January 19th, 2021

U of L lays off 13 workers due to COVID fallout


By Lethbridge Herald on December 10, 2020.

The University of Lethbridge is permanently laying off 13 workers due to the fallout of the COVID-19 pandemic.
“Due to the ongoing impact of the COVID-19 pandemic, the University of Lethbridge has made the difficult decision to permanently lay off 13 employees because of lack of work, 10 of which had been on temporary layoff for the previous three months,” the U of L said in a statement.
“The university regrets deeply decisions such as these but must address the fiscal realities it currently faces. In all cases, the university endeavours to ensure departing employees are treated with respect and that collective agreement and employee manual directives are met. All employees have been given access to support resources to assist them during this transition.”
The Alberta Union of Provincial Employees, which represents the U of L workers, blamed the province’s UCP government.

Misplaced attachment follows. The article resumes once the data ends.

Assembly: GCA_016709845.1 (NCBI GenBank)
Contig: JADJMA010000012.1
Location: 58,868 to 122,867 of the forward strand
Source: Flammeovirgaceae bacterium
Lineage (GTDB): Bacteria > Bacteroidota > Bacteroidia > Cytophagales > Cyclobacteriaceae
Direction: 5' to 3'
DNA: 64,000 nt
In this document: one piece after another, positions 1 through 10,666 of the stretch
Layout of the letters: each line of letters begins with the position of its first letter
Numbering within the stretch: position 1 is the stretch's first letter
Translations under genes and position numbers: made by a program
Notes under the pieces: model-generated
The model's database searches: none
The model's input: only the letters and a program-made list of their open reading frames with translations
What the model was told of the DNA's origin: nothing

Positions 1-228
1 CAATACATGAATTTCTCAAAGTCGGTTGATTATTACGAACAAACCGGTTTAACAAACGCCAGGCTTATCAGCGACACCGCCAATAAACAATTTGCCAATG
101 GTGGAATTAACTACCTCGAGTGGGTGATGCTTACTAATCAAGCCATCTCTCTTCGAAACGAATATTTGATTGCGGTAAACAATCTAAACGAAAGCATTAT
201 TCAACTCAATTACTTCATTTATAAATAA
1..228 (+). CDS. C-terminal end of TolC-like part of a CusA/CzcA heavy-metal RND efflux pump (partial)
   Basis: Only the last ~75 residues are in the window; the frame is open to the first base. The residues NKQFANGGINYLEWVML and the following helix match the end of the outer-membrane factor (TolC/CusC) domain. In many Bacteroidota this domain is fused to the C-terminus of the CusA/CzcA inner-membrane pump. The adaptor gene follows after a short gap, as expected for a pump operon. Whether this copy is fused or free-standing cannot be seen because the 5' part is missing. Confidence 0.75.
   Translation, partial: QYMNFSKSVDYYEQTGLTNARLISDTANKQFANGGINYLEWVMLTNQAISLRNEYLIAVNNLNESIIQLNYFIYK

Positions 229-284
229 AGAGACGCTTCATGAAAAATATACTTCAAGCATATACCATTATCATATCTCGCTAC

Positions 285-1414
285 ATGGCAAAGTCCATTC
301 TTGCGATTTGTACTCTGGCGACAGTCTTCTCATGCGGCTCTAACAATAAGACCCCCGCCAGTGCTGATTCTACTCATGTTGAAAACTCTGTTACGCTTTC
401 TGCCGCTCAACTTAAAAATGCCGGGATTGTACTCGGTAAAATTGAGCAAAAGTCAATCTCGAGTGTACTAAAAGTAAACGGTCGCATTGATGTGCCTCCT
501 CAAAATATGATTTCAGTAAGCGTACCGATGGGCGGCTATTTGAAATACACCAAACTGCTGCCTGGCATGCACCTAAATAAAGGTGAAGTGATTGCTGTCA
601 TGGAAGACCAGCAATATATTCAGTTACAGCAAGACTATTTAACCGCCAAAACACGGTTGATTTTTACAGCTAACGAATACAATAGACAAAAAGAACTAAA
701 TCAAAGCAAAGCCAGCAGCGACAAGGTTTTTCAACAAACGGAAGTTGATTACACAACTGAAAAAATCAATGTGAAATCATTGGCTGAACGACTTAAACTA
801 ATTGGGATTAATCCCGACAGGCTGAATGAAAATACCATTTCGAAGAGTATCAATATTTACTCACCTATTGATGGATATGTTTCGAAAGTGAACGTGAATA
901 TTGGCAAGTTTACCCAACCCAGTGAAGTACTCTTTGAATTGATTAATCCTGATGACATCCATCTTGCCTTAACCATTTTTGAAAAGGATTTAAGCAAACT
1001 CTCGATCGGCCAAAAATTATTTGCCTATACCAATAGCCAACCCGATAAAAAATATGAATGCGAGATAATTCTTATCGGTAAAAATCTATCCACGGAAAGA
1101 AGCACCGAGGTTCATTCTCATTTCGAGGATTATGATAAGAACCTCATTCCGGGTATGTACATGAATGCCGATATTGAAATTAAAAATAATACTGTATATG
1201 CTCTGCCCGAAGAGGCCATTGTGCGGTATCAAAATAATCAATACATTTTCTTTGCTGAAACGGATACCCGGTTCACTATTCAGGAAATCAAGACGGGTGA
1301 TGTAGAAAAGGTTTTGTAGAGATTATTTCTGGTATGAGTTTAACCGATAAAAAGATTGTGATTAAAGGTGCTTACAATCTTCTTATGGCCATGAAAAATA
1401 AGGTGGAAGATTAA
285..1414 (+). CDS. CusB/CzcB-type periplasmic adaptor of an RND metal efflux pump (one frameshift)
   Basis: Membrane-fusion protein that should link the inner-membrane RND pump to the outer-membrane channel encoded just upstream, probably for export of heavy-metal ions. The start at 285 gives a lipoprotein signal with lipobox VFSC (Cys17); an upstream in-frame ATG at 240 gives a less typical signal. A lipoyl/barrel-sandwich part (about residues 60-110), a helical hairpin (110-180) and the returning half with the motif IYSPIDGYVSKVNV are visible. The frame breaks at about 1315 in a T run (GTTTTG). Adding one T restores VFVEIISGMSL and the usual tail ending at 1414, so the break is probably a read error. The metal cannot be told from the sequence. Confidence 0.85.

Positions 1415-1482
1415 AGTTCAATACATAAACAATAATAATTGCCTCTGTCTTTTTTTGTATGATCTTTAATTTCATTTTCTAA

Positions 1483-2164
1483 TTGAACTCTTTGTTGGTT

“This is not only bad news for these workers as they head in to the holiday season, it’s bad news for students, it’s bad news for local businesses and it’s bad news for the community,” says Karen Weiers, vice-president of the AUPE, which represents more than 95,000 workers, including more than 10,000 in education, in a news release.
“These permanent job losses are entirely the fault of the UCP government and its failure to support post-secondary education when Albertans need it most.
“The pandemic and collapse in oil prices have created a wave of mass unemployment in the province, but rather than helping out-of-work Albertans upgrade their skills, the government is inflicting painful cuts at colleges and universities.”
A total of 12 caretakers and one administrative support person will lose their jobs on Jan. 4.
“Albertans expect their government to be preparing to recover from the pandemic and economic crisis, not to be making it worse. With vaccines on the way, we should be investing in future and in education to help people find work, not adding to the unemployment lines,” says Weiers.

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